The train begins to move.

Making its way through Queens, small flocks of black parkas clamor for seats at every stop until, finally, we begin the slow turn toward Queensboro, arcing toward the city like the grande dame of all rollercoasters, sweeping into view the 59th Street bridge  and the skyline beyond.  Gravity takes hold and we plunge into the station, pausing briefly for the requisite running back and forth, before continuing on, down to the streets and further still, out of the rain and into the darkness.

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Wayward

11 Nov

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A Democratic Spirit is one that combines rigor and humility, i.e., passionate conviction plus a sedulous respect for the convictions of others. As any American knows, this is a difficult spirit to cultivate and maintain, particularly when it comes to issues you feel strongly about. Equally tough is a DS’s criterion of 100 percent intellectual integrity – you have to be willing to look honestly at yourself and at your motives for believing what you believe, and to do it more or less continually.  

This kind of stuff is advanced US citizenship.  – David Foster Wallace

What if what you do to survive kills the things you love? — Bruce Springsteen

Earl Stressman, the son of German immigrants, worked at a creamery and did construction around Grand Rapids, Michigan, living in rundown houses, fixing them up, and then moving his family on once they sold.  His wife, Gladys, whose roots run too deep into the tangled terrain of Appalachia to even begin to unravel, ran a series of small coffee shops with her six daughters to help make ends meet.  The fourth of these, my mother got her high school diploma and was married a year later.

Ralph Bell, the son of Welsh immigrants, worked nights at the Grand Rapids A&P warehouse while his wife, Merle, raised two daughters and a son.  Their house had two bedrooms and my dad slept on the couch.  Saving money from his paper route, he bought a car and went to community college, got a job with General Motors, married my mom and moved to Detroit.

Three hours across the state, Detroit didn’t seem much different from the world of my cousins back in Grand Rapids.  While aunts, uncles, and eventually cousins, took jobs with Steelcase, opened restaurants and drove trucks, my suburban neighbors worked their shifts at various auto plants, chauffeured for the Ford family, or ran their Dunkin’ Donuts.  My dad went to work in a suit and tie, but most collars were still solidly blue.

At Christmas we’d drive back across the state and celebrate with both families.  My mom and her sisters had six boys in two years, and as our ages tripped into double digits we formed a loose, mischievous pack, sneaking away from the gifts and the eggnog to hurl snowballs at the passing traffic on Plainfield Avenue.  The slam of ice on metal, the red flash of a brake light and we were off, kicking up snow and laughing as we ran, god’s own outlaws.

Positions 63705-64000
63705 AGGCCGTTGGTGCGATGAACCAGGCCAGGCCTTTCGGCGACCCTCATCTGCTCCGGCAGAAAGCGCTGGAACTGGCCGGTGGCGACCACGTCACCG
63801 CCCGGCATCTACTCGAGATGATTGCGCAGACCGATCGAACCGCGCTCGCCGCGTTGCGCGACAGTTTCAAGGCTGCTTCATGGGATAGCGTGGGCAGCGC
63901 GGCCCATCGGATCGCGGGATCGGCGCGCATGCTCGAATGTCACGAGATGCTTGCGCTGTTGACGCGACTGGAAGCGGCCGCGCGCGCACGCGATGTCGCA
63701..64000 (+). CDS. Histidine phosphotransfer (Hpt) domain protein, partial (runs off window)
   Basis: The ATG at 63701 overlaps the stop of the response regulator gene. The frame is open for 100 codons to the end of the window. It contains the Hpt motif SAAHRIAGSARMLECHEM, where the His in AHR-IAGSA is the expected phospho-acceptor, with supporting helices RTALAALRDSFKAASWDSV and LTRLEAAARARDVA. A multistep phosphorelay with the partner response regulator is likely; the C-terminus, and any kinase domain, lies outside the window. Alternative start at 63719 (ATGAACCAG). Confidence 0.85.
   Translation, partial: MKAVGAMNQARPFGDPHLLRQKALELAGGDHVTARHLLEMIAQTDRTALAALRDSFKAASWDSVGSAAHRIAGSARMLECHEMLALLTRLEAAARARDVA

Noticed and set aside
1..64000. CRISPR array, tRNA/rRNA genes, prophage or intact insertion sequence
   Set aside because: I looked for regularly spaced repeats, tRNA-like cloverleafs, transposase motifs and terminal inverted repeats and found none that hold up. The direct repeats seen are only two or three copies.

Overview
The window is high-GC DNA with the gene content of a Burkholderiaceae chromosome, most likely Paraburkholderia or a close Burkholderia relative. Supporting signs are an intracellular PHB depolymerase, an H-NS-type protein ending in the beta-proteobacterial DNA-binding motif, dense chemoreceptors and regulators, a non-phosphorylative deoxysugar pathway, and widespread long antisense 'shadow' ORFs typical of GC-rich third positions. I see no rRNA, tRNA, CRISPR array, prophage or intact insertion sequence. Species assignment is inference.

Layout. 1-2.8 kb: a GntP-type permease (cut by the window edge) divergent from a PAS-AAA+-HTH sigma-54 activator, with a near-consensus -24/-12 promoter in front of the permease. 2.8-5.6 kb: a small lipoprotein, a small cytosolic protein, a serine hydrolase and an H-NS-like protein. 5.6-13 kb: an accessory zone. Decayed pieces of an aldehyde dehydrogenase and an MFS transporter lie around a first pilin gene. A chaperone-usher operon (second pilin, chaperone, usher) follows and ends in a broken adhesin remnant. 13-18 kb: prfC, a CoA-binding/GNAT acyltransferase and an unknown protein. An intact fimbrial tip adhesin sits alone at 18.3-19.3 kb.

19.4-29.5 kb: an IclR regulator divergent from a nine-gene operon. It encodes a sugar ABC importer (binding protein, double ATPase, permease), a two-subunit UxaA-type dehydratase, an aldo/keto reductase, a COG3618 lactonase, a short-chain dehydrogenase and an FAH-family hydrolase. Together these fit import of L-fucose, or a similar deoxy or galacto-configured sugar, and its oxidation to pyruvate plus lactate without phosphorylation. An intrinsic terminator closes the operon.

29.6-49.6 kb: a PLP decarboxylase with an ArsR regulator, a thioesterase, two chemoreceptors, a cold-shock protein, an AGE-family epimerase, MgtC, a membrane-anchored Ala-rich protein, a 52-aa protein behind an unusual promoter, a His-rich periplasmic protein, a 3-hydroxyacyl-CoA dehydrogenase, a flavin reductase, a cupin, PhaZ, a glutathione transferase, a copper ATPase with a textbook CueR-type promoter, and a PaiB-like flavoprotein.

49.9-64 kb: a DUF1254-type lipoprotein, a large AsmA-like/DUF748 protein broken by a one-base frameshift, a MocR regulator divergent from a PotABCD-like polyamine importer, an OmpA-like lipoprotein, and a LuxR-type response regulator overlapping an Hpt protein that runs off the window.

And then we grew up – jobs, military service, marriages, kids, divorces and death.  I got into the college by the skin of my teeth, left home and rarely got back to Grand Rapids.  But when we’d meet, however infrequently, those little boys were never far away — Gladys and Earl’s grandbabies, four generations off the boat and spoiling for mischief.

During my lifetime Detroit withered and died, and the consequences rippled across the state.  My childhood world faded along with the factory jobs and I miss it to this day.  But what I miss most is the humor, kindness, and unspoken love that wove its way down through the generations.  It’s the gift of those who brought us here, outsiders all, wanting the same things we do today – a safe home, good work and a family to love.  And while there’s no going back, if we’re lucky we can carry that gift forward in the people we love, and the lessons they teach.

My aunt Bonnie died this past winter.  She was something.  Queen of the realm with her cigarette and Diet Pepsi, she was irascible, opinionated, funny as hell, and as long she walked the earth I had a home, no questions asked.  Her passing leaves my mom the last of the Stressman girls, a loss she feels deeply.  We all do.  Prickly, raucous and outspoken, those six women didn’t always get along, but their love for each other was fierce, and the respect they earned unquestioned.

Bonnie’s family held a memorial service this summer, which was more like a family reunion, as she would have wanted.  My cousins’ band Tenderfoot played, marking the event as they have so many times throughout my life with the songs my family loves.  Some of my cousins were there, some of them weren’t.  But it was a blue-sky summer day and it was good to be together, as it always is.

I don’t know much these days.  I don’t know who we are, or why we do the things we do.  I don’t know.  Humor, love and kindness, that’s all I got.

But I’m haunted by those boys, running through the snow and laughing like hell, with the world before us as we disappear into the night.